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  1. #1
    Join Date
    Apr 2002
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    In an igloo up north
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    21

    Question When it comes to a host, does location play a role?

    Hi peoples, I'm really new to this whole hosting thing. I've been looking for a while (few weeks) and I've been looking for a host that is geographically close to me. Seeing what little is around I'm pretty much forced to open my search to a greater area.

    Does location really matter as far as a host? I mean I guess if I consider what backbones/connections to the net the host has that should be pretty much it right?

    Thanks for your time.

    d3.

  2. #2
    Join Date
    Mar 2003
    Location
    United States
    Posts
    3,675
    Well, to an extent it does matter yes, but for the most part it doesn't if that makes sense. Obviously, someone on the other side of the world may be a bit slower than someone just a little bit away. However, in this day and age in most cases (provided the company has the technology) you shouldn't notice too much of a difference really.

    So in the end, it doesn't really matter.

  3. #3
    Join Date
    Oct 2002
    Location
    EU - east side
    Posts
    21,913
    I feel the same way. A difference exists, but it is minimal in most cases, meaning it's usually not worth the trouble to look only for hosts in a very restricted area.

    Try http://findmyhosting.com/AdvancedHosting.asp to look for hosts in a specific area, but as I said, the importance of location is minimal.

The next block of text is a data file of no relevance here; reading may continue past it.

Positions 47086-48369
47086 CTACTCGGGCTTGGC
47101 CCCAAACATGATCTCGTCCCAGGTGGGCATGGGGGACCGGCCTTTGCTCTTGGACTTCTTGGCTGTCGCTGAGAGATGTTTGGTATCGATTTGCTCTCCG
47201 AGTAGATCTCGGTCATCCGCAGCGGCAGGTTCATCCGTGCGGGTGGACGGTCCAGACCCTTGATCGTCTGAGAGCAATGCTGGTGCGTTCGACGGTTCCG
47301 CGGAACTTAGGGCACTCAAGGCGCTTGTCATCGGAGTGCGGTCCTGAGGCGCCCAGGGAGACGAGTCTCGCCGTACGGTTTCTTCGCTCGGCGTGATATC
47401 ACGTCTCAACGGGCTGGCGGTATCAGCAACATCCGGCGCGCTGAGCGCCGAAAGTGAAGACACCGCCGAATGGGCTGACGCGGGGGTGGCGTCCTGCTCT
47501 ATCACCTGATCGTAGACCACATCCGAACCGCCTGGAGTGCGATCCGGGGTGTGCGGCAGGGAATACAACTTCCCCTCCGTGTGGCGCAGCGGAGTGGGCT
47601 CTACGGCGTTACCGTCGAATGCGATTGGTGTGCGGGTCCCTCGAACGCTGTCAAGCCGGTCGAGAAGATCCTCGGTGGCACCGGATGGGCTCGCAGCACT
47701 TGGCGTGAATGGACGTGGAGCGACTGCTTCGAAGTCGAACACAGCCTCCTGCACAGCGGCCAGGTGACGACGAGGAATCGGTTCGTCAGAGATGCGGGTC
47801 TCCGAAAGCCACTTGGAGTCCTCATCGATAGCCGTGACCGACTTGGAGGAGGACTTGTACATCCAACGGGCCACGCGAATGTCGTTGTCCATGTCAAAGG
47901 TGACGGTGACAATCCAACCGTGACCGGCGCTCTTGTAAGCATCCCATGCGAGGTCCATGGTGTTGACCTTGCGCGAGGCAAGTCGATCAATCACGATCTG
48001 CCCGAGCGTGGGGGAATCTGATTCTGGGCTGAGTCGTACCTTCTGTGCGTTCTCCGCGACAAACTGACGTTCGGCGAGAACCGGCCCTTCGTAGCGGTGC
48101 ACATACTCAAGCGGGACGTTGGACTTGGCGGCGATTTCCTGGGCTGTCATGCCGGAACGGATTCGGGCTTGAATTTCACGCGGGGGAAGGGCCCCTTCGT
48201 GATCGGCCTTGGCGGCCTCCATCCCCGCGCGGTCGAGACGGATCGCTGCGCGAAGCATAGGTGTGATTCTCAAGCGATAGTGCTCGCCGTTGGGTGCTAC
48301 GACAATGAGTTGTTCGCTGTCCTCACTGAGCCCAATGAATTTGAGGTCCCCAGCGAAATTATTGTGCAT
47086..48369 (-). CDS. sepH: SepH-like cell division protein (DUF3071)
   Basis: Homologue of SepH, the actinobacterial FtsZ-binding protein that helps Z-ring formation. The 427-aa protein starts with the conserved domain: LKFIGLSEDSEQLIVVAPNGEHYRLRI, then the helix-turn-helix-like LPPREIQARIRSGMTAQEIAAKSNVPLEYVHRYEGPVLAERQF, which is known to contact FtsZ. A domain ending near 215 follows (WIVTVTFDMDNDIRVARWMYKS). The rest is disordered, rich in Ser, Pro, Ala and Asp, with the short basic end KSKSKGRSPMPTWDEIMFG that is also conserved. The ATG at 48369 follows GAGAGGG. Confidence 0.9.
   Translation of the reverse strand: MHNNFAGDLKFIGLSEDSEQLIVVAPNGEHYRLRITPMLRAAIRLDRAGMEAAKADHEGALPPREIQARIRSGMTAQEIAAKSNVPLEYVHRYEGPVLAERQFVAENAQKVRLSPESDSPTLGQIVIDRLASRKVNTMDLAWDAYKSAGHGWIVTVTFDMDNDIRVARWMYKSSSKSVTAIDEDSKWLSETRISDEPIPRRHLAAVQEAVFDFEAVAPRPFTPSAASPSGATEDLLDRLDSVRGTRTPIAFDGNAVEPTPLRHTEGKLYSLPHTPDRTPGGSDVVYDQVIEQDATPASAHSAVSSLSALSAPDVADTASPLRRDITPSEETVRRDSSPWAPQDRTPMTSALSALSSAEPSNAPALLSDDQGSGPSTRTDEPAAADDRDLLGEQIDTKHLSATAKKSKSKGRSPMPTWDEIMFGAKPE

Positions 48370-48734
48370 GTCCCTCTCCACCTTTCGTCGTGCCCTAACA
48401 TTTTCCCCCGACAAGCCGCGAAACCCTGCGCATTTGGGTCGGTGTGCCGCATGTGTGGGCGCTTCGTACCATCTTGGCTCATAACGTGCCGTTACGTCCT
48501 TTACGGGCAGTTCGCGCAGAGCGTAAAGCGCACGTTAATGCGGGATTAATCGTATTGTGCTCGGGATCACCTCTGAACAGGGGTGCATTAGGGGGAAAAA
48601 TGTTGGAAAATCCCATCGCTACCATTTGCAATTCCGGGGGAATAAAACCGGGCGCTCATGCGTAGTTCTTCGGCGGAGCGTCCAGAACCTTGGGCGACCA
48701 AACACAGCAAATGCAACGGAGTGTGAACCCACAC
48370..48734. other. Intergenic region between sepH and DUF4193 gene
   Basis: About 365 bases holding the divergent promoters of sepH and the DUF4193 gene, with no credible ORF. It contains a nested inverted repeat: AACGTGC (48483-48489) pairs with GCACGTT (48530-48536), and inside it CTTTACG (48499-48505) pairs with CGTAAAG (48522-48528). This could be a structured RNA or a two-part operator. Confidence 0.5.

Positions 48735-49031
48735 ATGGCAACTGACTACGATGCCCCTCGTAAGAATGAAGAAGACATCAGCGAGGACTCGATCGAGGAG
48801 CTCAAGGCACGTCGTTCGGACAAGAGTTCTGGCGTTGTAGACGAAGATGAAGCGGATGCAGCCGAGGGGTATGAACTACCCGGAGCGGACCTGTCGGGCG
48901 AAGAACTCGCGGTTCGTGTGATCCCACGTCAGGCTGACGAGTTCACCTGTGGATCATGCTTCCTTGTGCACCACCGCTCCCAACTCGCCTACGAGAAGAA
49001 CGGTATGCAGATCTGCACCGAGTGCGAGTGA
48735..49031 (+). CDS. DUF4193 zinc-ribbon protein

4. #4
    Join Date
    Mar 2004
    Location
    Atlanta, GA
    Posts
    101

    Re: When it comes to a host, does location play a role?

    Originally posted by deethree
    Does location really matter as far as a host? I mean I guess if I consider what backbones/connections to the net the host has that should be pretty much it right?

    Thanks for your time.

    d3.
    Only 2 considerations... Your "backbone/connection" concern is valid. A datacenter in Zimbabwe will likely not have the best network, especially during some tribal uprising or coup attempt. The other consideration is support. If your host provides support during "normal" business hours, but in a far-away time zone, that might pose a problem (or not, depending upon your needs).

    The other question is, can you ever really know for sure where your host is? For example, the "host" might be based in New York, but is reselling space/bandwidth purchased from a British company which leases servers in Atlanta. It's not always as obvious as you might think.

    The Internet knows no borders.
    ~ "Hello, my name is Tom, and I'm a web hosting addict..." ~
    A couple of my most recent addictions include:
    Blog About Nothing - No, really...
    Death Etc. - Bringing The Macabre To Life

  5. #5

    Thumbs up

    I think location matters.

    You want to make sure you have a host who is connected to a lot of backbones. My new host, *********.Net, has its datacenter in New York and is connected to many backbones and I find it makes a big difference! Because you get faster speed and more uptime.